Growth in an unstable summer in Portugal

When historians one day do a detached and objective analysis of the events that are taking place in Europe during this summer, they will certainly highlight the negative connotation of a multitude of occurrences already called the “perfect storm.”


Except for periods of generalized war in the 20th century, there have been few times in the recent history of Europe in which such dramatic scenarios as those we are currently experiencing happened at the same time. The humanitarian crisis, whose precedents take us back to the darkest hours of our memories; the continuing separatist conflict in eastern Ukraine; creeping extremism, shrouded in religion, both inside and outside the borders of Europe, which in turn is on guard against the terrorist threat; and the unparalleled Eurozone financial crisis, which has left deep scars on the already difficult cooperation between the partners.

It is in such a volatile environment that we find Portugal, in full economic recovery after the impact of deep crisis for four long years. The work of balancing public accounts and restoring market confidence started in earnest in mid-2013, once the Portuguese understand well, once again in our history, the seriousness of the situation. We have allowed our Government to show a high sense of responsibility, applying with rigor and courage successive packages of harsh austerity measures, without which we would surely now be very close to the Greek scenario.

The task of stabilizing the deficit of public accounts was Herculean, but it was achieved. Market confidence had been restored and the interest rate on our sovereign debt has fallen. Improvements in financing conditions then began to reach families, who are seeing increased net incomes. This confidence is reflected in the retail trade and was evident in this holiday period, with the continuous demonstration of increased consumption. For businesses, the increase in domestic demand brought a higher level of employment, reflected in the decline in unemployment rates.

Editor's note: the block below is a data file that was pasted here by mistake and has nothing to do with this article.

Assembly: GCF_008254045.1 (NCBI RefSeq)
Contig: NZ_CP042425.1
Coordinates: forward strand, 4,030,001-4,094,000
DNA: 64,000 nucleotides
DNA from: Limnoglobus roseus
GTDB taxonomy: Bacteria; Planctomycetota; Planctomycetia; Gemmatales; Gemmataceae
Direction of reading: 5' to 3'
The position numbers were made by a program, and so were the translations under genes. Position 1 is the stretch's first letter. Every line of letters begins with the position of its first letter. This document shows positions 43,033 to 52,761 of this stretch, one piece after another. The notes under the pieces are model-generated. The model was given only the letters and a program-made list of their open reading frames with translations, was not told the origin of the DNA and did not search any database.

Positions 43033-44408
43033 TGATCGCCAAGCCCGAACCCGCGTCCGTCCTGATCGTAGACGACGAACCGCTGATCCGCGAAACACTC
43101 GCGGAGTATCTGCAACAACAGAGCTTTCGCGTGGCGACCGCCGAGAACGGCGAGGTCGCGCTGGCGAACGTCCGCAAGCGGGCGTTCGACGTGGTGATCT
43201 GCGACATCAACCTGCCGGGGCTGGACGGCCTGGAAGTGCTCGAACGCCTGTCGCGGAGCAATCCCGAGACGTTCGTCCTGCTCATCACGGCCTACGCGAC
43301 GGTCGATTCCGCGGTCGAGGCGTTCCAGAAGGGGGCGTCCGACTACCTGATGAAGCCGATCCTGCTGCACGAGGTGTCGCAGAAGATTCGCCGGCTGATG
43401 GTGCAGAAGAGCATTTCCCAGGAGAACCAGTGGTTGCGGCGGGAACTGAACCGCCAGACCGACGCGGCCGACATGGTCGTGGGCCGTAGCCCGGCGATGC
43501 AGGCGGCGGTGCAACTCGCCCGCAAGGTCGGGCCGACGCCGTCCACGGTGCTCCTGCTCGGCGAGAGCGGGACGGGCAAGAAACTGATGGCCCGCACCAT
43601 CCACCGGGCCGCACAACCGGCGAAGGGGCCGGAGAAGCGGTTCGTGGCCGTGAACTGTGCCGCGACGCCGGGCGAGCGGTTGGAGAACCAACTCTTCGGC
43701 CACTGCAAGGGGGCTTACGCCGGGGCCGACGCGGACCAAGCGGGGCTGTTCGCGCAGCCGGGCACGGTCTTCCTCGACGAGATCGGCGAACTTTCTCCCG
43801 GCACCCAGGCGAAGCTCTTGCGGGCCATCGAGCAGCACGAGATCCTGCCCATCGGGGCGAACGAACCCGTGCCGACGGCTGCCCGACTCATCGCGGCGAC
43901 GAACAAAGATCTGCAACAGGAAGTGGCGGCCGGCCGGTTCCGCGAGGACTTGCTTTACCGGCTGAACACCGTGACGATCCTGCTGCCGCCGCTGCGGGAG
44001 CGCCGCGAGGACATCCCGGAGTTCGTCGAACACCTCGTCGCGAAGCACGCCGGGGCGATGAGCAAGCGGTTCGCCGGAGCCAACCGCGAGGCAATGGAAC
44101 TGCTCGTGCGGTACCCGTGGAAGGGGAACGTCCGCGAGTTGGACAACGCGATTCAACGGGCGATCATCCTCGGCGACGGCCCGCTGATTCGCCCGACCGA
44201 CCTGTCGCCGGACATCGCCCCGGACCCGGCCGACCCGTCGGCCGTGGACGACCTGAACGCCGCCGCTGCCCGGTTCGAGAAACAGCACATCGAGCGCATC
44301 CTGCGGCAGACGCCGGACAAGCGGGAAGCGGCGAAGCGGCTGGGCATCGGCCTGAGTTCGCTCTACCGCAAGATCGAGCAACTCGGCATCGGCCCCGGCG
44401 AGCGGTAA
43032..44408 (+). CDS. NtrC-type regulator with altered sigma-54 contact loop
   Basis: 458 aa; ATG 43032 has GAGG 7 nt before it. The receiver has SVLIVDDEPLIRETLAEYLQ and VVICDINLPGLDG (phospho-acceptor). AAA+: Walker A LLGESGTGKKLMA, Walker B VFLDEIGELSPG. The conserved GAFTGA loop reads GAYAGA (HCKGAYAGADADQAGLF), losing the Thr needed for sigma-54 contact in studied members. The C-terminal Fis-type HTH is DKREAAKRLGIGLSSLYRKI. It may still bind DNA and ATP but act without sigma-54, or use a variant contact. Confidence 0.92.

We are starting to notice a trend reversal in the real estate cycle as well, with signs of recovery within the wider trend of general economic recovery. We have witnessed in recent months a significant growth in demand for retail real estate properties for acquisition – following the current trend – by international investors especially interested in an attractive risk-return ratio on their investments.

In the shopping center sector, the recovery of the retail real estate sector brought a change in signals from the second quarter of 2013. The Portuguese Council of Shopping Centers has been monitoring with particular acuity this phenomenon, resulting from the analysis of the evolution of traffic and sales rates in Portuguese malls. It continues to register a trend of slightly declining traffic (-0.8%) when comparing the second half of 2015 with the same period of 2014, while sales, comparing the same periods, grew by 4.1%, making it consistent with the uptick in average sales per visit.


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